There is No Accounting for Taste

Just what is the vegetable substitute for lamb lungs, liver, and stomach?

Pre-industrial design literature speaks of the importance of “taste” as a virtue to be cultivated. Today we speak of taste much less frequently, especially when it concerns aesthetics. Perhaps we associate it with the elite class, snobbery, or someone attempting to force their opinions on us. It’s a shame, as taste is far from all those things. Taste is no respecter of wealth, class, or fashion. In fact a common complaint in the older writings is how difficult it is to convince wealthy and educated patrons that it costs the same to build something aesthetically pleasing as it does to build a lifeless design void of all beauty.

Simply put, taste is fostering a deep knowledge of something to the point we can discern differences in quality. Someone with a developed taste will be able to appreciate subtle details that go unnoticed by others.  That’s one of the reasons I frequently reference toolmakers here in my blog (DaedToolworks). They belong to a class of artisans who on the whole are sensitive to nuance and detail. What’s assumed, is that taste is a result of learning to see. A designer sees by visualizing a space and observing the relationships of shape, contrast, rhythm, transitions, light, shadow, and texture, which is very different from how most folks look at the world. That ability to see means a designer puts little stock in style labels like contemporary, craftsman, or antique this or that. A designer’s eye should be able to look past glitter and trendy gimmicks and see into the DNA that underlies a design, it’s strengths and weaknesses laid bare.

Warning, if you dive into design, you will cultivate aesthetic taste. But it comes with side effects. The furniture you like, you will like even more (and you’ll know WHY you like it).  The furniture you dislike, will repel you even more (and you’ll know WHY it’s repulsive). You’ll become even more opinionated than you are today, i.e. more of a furniture curmudgeon. But don’t be mistaken, taste will not lock you into a style or fashion. Developing your aesthetic taste will open your eyes and appreciation to a much wider vision. I gravitate towards American period furniture, but I now have a greater appreciation of good design from Asia, as well as contemporary work. I’m also more selective in my admiration for period work. Often, I’m taken by details crafted by back country artisans who weren’t so tied to  the latest fashions of the day.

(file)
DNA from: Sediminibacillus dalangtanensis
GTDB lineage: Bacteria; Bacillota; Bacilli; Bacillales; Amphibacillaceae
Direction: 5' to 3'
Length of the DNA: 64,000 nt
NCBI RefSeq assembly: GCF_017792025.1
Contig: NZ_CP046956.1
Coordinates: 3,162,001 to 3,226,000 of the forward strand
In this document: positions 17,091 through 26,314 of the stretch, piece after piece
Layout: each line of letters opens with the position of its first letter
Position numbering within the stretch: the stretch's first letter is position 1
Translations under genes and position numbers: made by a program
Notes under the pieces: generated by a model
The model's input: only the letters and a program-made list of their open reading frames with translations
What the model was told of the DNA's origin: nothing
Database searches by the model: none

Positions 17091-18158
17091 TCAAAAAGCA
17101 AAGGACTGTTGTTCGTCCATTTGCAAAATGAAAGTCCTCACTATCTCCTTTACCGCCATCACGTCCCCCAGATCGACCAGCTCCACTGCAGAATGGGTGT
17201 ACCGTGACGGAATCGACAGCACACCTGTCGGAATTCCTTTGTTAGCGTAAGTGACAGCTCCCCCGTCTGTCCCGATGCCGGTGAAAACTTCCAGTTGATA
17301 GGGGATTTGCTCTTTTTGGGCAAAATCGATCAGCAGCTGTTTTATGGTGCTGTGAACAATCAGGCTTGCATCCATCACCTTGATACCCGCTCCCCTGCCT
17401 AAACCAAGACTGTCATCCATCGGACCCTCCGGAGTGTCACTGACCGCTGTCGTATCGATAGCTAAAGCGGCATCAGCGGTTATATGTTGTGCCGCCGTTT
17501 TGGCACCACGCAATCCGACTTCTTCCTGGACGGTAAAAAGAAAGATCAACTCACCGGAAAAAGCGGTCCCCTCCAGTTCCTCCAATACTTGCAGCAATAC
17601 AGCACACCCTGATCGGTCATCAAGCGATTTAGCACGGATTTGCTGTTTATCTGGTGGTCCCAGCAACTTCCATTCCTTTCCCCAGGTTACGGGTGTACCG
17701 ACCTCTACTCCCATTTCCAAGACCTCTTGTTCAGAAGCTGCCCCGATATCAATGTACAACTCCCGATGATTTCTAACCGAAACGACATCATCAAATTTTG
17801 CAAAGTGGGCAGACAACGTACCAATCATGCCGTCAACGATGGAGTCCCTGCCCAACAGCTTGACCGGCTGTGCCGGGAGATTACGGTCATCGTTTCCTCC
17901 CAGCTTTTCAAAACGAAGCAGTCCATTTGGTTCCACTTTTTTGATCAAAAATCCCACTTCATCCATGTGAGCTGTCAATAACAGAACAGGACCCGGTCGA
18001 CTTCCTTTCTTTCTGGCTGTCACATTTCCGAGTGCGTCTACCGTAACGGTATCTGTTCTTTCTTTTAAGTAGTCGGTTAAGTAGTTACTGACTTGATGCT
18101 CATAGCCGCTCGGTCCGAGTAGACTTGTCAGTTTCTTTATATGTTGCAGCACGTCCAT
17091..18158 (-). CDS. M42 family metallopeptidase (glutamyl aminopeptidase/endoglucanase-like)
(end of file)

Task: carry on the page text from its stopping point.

There are worse things than becoming a furniture curmudgeon,  vegetarian haggis for one.

George R. Walker

Advertisements

About walkerg

Woodworker and writer
This entry was posted in Uncategorized. Bookmark the permalink.

6 Responses to There is No Accounting for Taste

  1. Rob Porcaro says:

    George,

    Well put. I think one of the reasons for some of the current devaluing of taste is the obsession among too many artists to be different for its own sake. Before taste and refinement can develop, they are off to the next “new” thing.

    Rob

    • JimG33 says:

      Rob,
      You’ve got it down. And add to that how many artists have no knowledge of how to make anything beyond a foamcore model.
      JimG33

  2. Rob says:

    The answer to the question posed in your first photo caption is, apparently, ‘a blend
    of oatmeal, mixed vegetables and spices. ‘

    That’s more appealing to me than lamb lungs, liver and stomach!

  3. Tico Vogt says:

    My father enjoyed bringing out this old saw whenever the occasion arose: “Everyone to his own taste” said the old lady… as she kissed the cow.

  4. Mike says:

    Knowledge leads to assessment and comparisons, which lead to more knowledge and refinement of preverences and dislikes. Hopefully refinement leads to action to pursue or build what have a preverance for. Which leads me to absolutely no prefrence for Haggis.

  5. KJ says:

    Artisans are often not very good propagandists. They allow the piece speak for itself and as a result we lance the Earth, peal back her skin, and poison the very ground we seek nourishment from with knockdown furniture (“furniture shaped garbage” ala Chris Schwarz).

    Well articulated.

    Keep Preaching; we, the choir, will continue to sing; and those on the periphery just might get saved.

Comments are closed.